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I just don't feel DH loves me

(26 Posts)
toffeecrispandacupoftea Wed 22-May-13 07:46:15

DH and I have what I guess is an ok relationship in many respects. We do things together (sometimes), he says he love me now and again. He makes the occasional cup of tea or does the occasional baby feed. We have sex and cuddles outside of that (although I do initiate more).

The problem is I just don't feel he actually loves me.

The key things are that when we talk he rarely looks in my eyes. This is so important to me. I have told him this and I don't understand why he wouldn't make the effort to do it if he did care about me. He also never seems to give me his full attention. So when we are talking he is often; flicking through a magazine, playing with the dog, checking his phone etc. Also, if we are standing, his body if often at 90 degrees to me, like is is trying to escape!

Am I being over sensitive? Does this kind of stuff matter to other people? Is this just normal male behaviour?

I have tried to discuss it but I would have thought if you were interested in someone and cared about them you would do these things anyway? Maybe I shouldn't rely on him to make me feel happy? Perhaps if I was happier in myself rather than looking for reassurance from him these things would just happen?

We do also have a month old baby so I am feeling like I need some reassurance at the moment but these things were there before hand.

Feel like we are just drifting along together rather than actually happy. Kind of like "playing happy families".

So so tired which probably isn't helping. Baby is actually sleeping really well but I am unhappy and worried about whether DH and I have a future so not sleeping very well.

isitsnowingyet Wed 22-May-13 07:56:39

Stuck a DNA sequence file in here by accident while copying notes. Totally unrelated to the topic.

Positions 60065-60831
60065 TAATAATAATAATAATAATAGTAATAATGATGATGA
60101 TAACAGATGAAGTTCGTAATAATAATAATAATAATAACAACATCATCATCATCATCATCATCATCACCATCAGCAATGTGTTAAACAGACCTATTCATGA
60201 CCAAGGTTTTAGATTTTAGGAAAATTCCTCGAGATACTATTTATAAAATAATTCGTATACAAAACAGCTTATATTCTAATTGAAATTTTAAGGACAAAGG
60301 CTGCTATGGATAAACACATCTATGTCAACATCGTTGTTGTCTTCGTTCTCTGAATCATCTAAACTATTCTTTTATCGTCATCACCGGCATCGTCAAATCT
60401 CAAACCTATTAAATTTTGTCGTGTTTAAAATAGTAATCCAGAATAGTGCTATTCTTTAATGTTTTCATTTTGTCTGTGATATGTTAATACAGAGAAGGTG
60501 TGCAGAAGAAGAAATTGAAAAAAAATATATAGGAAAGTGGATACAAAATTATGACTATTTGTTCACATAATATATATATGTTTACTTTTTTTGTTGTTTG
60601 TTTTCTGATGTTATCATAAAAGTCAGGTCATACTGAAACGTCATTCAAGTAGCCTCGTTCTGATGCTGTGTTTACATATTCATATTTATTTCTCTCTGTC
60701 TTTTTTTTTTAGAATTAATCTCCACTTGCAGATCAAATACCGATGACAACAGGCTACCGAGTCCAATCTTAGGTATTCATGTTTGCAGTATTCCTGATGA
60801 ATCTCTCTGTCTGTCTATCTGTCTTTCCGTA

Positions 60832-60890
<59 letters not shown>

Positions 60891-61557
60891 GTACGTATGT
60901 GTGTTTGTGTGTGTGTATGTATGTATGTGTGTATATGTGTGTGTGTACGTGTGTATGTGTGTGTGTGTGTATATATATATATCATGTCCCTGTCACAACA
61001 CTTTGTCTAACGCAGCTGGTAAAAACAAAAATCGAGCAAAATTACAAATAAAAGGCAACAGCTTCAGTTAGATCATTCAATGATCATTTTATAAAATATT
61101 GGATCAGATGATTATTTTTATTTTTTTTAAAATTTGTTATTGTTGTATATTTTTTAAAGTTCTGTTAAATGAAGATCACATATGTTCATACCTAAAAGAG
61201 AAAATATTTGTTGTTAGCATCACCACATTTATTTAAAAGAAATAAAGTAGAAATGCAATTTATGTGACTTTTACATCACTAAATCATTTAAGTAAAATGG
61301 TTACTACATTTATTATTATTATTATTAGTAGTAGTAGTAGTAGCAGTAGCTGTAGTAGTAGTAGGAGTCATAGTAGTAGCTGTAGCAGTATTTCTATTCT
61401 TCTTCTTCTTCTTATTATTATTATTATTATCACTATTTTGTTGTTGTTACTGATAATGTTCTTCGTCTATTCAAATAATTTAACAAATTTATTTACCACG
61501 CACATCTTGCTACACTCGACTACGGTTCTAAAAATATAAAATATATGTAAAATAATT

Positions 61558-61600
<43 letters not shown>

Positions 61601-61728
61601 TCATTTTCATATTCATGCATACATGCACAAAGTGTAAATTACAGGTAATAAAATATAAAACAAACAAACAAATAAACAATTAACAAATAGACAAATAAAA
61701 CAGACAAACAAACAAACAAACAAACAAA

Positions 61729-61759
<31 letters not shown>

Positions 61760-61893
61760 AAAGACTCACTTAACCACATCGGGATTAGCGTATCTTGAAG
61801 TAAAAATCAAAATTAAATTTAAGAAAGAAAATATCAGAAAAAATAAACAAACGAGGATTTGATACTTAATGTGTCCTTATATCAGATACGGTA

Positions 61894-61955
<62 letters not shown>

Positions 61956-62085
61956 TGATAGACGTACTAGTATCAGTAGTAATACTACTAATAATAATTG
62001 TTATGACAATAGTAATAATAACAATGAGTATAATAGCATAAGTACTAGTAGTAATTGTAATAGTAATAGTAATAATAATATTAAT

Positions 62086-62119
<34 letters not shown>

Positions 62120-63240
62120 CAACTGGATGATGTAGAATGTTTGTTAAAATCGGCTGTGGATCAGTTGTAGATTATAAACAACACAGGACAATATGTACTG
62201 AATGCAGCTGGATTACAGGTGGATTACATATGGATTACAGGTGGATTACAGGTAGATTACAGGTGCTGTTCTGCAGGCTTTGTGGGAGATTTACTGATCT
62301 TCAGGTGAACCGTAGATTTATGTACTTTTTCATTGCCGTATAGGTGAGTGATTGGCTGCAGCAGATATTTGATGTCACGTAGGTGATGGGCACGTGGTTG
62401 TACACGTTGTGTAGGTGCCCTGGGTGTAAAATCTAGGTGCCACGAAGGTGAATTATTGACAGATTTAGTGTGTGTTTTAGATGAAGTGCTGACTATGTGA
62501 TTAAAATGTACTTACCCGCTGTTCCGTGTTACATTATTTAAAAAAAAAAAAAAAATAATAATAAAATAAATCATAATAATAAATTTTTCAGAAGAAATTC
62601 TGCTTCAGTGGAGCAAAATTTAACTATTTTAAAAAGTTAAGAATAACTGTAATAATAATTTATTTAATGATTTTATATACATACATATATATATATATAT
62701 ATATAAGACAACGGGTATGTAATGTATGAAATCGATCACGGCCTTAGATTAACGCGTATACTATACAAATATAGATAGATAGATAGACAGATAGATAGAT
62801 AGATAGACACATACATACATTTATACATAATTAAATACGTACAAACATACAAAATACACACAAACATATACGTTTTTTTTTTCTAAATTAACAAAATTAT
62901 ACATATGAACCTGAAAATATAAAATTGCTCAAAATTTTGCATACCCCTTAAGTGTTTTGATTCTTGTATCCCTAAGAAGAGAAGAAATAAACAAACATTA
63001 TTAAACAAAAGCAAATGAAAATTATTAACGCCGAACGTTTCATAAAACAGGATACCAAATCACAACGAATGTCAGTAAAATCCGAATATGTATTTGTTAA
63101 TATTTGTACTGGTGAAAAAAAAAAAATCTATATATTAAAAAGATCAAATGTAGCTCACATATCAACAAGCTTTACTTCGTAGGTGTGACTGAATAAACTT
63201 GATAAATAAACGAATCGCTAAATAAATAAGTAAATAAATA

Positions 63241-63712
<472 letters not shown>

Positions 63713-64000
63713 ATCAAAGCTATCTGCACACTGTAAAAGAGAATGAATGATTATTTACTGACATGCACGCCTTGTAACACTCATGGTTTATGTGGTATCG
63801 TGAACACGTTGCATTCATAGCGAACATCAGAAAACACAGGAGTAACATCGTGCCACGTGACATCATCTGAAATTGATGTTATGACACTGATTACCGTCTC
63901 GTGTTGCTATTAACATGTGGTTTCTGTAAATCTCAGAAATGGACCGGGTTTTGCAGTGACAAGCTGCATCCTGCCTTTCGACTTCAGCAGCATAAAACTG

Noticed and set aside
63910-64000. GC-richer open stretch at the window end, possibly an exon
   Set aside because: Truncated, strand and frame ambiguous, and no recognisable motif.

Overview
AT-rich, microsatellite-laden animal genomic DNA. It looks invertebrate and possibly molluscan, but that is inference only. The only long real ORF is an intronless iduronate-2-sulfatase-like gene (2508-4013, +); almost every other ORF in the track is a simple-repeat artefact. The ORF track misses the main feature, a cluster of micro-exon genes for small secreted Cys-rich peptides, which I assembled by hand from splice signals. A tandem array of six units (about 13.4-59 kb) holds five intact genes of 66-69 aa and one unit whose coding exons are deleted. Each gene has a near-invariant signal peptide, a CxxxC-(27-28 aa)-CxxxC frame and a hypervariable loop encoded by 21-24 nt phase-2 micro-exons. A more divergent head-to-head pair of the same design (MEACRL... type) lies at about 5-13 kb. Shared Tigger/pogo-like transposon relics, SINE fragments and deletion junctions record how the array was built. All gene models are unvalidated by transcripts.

With a one month old baby, I think you need to give it some time. My other half does a lot of what you describe, but then we have been together for 15 years confused if that makes a difference?

Congratulations on the birth of your childflowers Maybe you could arrange for a babysitter for an evening when you feel happy to leave him/her and then have a proper evening out with your DH.

HabbaDabba Wed 22-May-13 08:02:46

DP and I will chat while around the kitchen table. Invariably one of us will be surfing on the phone while the other will be flicking through a magazine. It's no big deal. We aren't starry eyed teenagers anymore smile

Obviously it would be different if we were having a serious discussion as opposed to a chat.

Lweji Wed 22-May-13 08:03:02

I believe most men talk more easily about important stuff as you describe your OH.
Whilst doing something not important, such as flicking aimlessly a magazine.
And looking elsewhere.

Remember how shrink couches are placed?

If you still manage to have the important conversations with him, just leave it.
Does he show he loves you in other ways?

Does he do his share?
Does he take your feelings into consideration?

toffeecrispandacupoftea Wed 22-May-13 08:23:27

Maybe I need to place less importance on this.

I suppose I just feel if you love someone you do things that you know are important to them.

I find it hard though that he does give other people his full attention. Friends, colleagues, total strangers!

I also get hurt that when ever we are planning a weekend, if I ask what he would like to do they are always solo activities (watch grand prix, drive car, read the papers etc). Never really suggests anything together. Again, maybe this shouldn't matter?

He also very rairly compliments me any more but does say if there is something he doesn't like (hair/clothes etc). Again maybe this is more my issue? maybe I shouldn't need him to make me feel confident? He has made it clear he misses the bigger boobs when I was pregant and would be supportive if I wanted implants. But then again, I bought it up. Maybe I just need to be more confident in myself.